Just as I desperately wanted the nightmare to end….it did…. Amma got better….i got the better of all the chocolate orders…. K missed me so much he’s imposed strict working hours so we can spend more time at home…… can a girl ask for anything more?? Just seeing amma back to her normal self sent my spirits (err…no not the liquid kind) soaring….. She’s back in Bangalore and regales me with tales of her granddaughter….what they’ve been up to and all the “tricks” she’s been showing her grand mother….. Especially how she can expertly hunt for chappals and put them into her mouth!! I sent a big batch of my handmade chocolates and my brother thought they were worthy of their own brand and told me that I needed to think seriously about doing something on a permanent basis…. I believe the latest fan of my chocolates is my 10 month old niece who has been walloping them with glee……..I sure like to see her in the act…possibly take some pictures and make her my poster girl??
So now that the pieces of my mind have reached a state of normalcy and hopefully peace of mind, I spent the first hour of the morning trawling all my favourite blogs and lapping up the stuff on show….i also finally get to post the recipe for jahangiri’s ……
This recipe is from amma’s close friends….. it is a sister duo living in Chennai…. A couple of the most interesting people one can come across in life…..they’re so full of joie de vivre… show the world how a full and interesting life is led …both in their 80’s they still pursue their intellectual callings…having achieved the highest success and recognition in their chosen fields, are busy with assignments…and are testimony to the adage “a healthy mind in a healthy body” ……… the fact that they have a jahangiri recipe is testament to what they extract from life!!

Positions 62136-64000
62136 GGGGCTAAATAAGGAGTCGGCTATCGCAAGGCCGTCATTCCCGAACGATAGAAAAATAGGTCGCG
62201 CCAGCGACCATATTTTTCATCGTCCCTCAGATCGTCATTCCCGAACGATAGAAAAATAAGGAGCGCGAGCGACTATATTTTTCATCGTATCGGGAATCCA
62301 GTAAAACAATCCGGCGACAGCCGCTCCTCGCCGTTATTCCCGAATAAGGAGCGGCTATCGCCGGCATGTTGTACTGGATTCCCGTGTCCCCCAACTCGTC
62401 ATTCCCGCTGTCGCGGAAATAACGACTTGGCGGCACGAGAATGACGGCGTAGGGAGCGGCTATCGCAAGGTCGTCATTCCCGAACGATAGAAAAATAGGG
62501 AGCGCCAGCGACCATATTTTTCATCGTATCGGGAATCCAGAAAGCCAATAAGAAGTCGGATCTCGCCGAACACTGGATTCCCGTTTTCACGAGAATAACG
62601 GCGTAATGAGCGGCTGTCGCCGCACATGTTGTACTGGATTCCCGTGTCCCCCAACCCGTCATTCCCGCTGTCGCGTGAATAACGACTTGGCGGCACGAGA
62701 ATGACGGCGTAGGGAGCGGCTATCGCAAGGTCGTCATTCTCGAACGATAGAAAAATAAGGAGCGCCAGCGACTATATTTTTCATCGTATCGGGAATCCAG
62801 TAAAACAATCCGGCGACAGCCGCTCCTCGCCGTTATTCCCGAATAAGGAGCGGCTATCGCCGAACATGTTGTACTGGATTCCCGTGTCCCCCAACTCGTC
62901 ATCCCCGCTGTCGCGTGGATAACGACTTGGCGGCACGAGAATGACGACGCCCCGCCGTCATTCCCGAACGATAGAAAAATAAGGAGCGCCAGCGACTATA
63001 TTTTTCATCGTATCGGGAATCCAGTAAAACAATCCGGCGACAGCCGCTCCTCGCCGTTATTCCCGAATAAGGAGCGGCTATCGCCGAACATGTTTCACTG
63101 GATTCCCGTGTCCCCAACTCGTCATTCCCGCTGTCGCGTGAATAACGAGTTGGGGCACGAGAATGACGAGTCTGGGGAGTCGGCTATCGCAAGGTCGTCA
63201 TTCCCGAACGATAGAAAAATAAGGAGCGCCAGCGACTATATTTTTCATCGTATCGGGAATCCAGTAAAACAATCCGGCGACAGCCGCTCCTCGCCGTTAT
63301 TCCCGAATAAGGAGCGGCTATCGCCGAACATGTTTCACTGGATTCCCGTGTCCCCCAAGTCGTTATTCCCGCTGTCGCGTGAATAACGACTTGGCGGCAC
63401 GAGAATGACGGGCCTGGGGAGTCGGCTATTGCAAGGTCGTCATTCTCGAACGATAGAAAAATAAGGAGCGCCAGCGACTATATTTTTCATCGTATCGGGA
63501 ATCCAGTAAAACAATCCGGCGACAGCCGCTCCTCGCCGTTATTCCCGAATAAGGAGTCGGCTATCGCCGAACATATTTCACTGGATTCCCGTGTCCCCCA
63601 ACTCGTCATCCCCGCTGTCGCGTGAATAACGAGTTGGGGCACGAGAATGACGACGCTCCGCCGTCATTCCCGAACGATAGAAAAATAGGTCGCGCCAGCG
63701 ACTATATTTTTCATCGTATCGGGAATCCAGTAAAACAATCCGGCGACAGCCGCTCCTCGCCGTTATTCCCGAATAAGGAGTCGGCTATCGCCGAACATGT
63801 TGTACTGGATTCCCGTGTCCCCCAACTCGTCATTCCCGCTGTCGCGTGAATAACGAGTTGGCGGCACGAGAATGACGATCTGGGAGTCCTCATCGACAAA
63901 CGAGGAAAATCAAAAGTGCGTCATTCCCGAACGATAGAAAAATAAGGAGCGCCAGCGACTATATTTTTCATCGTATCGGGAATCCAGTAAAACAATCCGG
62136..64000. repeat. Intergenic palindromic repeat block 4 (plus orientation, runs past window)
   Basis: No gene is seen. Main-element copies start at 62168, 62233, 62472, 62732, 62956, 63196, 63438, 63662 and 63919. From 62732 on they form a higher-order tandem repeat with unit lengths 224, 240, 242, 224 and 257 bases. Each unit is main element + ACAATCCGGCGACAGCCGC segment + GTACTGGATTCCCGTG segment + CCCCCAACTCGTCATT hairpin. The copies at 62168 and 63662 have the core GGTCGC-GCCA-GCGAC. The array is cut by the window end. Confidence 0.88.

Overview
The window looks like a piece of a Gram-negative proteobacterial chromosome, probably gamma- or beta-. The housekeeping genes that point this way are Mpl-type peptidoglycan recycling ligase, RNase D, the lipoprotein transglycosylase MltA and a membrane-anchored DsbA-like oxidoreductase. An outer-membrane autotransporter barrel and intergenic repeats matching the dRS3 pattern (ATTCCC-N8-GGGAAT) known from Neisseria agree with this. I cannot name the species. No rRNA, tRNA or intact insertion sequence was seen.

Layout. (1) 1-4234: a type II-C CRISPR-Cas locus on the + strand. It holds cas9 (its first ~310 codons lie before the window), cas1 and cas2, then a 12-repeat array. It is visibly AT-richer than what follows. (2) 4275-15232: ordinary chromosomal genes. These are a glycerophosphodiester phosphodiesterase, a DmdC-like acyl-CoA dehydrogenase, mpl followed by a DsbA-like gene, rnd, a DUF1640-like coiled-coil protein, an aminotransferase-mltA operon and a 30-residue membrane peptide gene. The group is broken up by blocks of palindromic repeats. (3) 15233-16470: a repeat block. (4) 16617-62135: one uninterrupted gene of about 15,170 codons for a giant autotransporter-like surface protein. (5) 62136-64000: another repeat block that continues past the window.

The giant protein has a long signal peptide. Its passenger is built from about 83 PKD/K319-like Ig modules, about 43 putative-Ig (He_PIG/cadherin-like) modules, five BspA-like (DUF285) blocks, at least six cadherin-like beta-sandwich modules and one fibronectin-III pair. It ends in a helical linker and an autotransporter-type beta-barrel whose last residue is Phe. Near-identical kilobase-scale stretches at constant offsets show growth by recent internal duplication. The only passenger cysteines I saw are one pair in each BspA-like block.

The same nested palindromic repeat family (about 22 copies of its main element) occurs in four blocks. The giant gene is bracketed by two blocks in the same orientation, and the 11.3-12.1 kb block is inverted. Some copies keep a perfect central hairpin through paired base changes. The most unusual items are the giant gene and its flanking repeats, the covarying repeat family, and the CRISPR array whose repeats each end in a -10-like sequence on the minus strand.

Recipe for jahangiris – makes about 30 medium ones
200 gms urad dal – soaked for 20 minutes
1 tbspn rice – soaked for ½ hour
1 cup sugar
1 cup water
Ghee for frying
Orange liquid food colour (optional)
Grind the soaked urad dal and rice without water to make a ball of batter. This is the most difficult part. Since no water is added, it is advisable to grind a little at a time so as to not overheat the food processor.
Float the ground batter in a bowl of water and regrind batch wise as required to a soft texture. The batter will float in the water like butter.
Make a thick syrup of the water and sugar, remove scum from the surface and set aside.
In a thick bottomed pan heat about 2 cups of ghee. Make a cone from a sheet of a plastic bag, or simply use a plastic bag (Ziploc or even a milk packet does well), spoon in about two-three tablespoons of the batter (to which colour has been added). Cut off one end to make a small hole. Press the batter into the ghee (like murukku or jalebi) like spirals, if you can take the heat of the hot ghee and are adventurous, go for the jahangiri like curls.
Fry till crisp on both sides, remove from the ghee, drain a bit, dunk it in the sugar syrup for about 15 minutes.
When all is done, remove from the syrup and store in a container.
If keeping more than 2 days, refrigerate. the leftover cooked ghee turned rancid quickly, so use it up as rapidly as possible. Makes about 30 medium jahangiris.